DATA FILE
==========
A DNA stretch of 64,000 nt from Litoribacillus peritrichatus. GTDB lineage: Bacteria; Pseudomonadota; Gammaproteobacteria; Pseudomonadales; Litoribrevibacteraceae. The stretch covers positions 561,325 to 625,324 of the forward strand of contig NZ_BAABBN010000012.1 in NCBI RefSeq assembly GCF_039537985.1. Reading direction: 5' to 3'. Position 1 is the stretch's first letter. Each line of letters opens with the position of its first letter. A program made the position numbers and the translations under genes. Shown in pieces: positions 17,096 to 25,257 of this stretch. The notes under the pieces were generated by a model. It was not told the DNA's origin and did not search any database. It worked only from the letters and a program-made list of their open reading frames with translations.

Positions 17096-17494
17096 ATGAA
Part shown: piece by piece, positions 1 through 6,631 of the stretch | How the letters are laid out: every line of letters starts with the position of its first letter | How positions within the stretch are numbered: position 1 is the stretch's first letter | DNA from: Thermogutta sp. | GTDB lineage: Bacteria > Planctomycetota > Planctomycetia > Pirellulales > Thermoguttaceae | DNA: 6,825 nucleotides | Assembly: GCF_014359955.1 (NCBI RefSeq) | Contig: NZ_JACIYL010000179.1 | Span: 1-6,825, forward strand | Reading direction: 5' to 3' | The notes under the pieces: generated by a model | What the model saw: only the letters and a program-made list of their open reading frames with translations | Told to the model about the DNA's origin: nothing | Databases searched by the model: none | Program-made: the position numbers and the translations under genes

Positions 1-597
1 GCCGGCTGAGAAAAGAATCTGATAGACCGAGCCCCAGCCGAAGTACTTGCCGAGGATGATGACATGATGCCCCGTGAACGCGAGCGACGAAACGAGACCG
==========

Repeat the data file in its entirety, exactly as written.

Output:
A DNA stretch of 64,000 nt from Litoribacillus peritrichatus. GTDB lineage: Bacteria; Pseudomonadota; Gammaproteobacteria; Pseudomonadales; Litoribrevibacteraceae. The stretch covers positions 561,325 to 625,324 of the forward strand of contig NZ_BAABBN010000012.1 in NCBI RefSeq assembly GCF_039537985.1. Reading direction: 5' to 3'. Position 1 is the stretch's first letter. Each line of letters opens with the position of its first letter. A program made the position numbers and the translations under genes. Shown in pieces: positions 17,096 to 25,257 of this stretch. The notes under the pieces were generated by a model. It was not told the DNA's origin and did not search any database. It worked only from the letters and a program-made list of their open reading frames with translations.

Positions 17096-17494
17096 ATGAA
Part shown: piece by piece, positions 1 through 6,631 of the stretch | How the letters are laid out: every line of letters starts with the position of its first letter | How positions within the stretch are numbered: position 1 is the stretch's first letter | DNA from: Thermogutta sp. | GTDB lineage: Bacteria > Planctomycetota > Planctomycetia > Pirellulales > Thermoguttaceae | DNA: 6,825 nucleotides | Assembly: GCF_014359955.1 (NCBI RefSeq) | Contig: NZ_JACIYL010000179.1 | Span: 1-6,825, forward strand | Reading direction: 5' to 3' | The notes under the pieces: generated by a model | What the model saw: only the letters and a program-made list of their open reading frames with translations | Told to the model about the DNA's origin: nothing | Databases searched by the model: none | Program-made: the position numbers and the translations under genes

Positions 1-597
1 GCCGGCTGAGAAAAGAATCTGATAGACCGAGCCCCAGCCGAAGTACTTGCCGAGGATGATGACATGATGCCCCGTGAACGCGAGCGACGAAACGAGACCG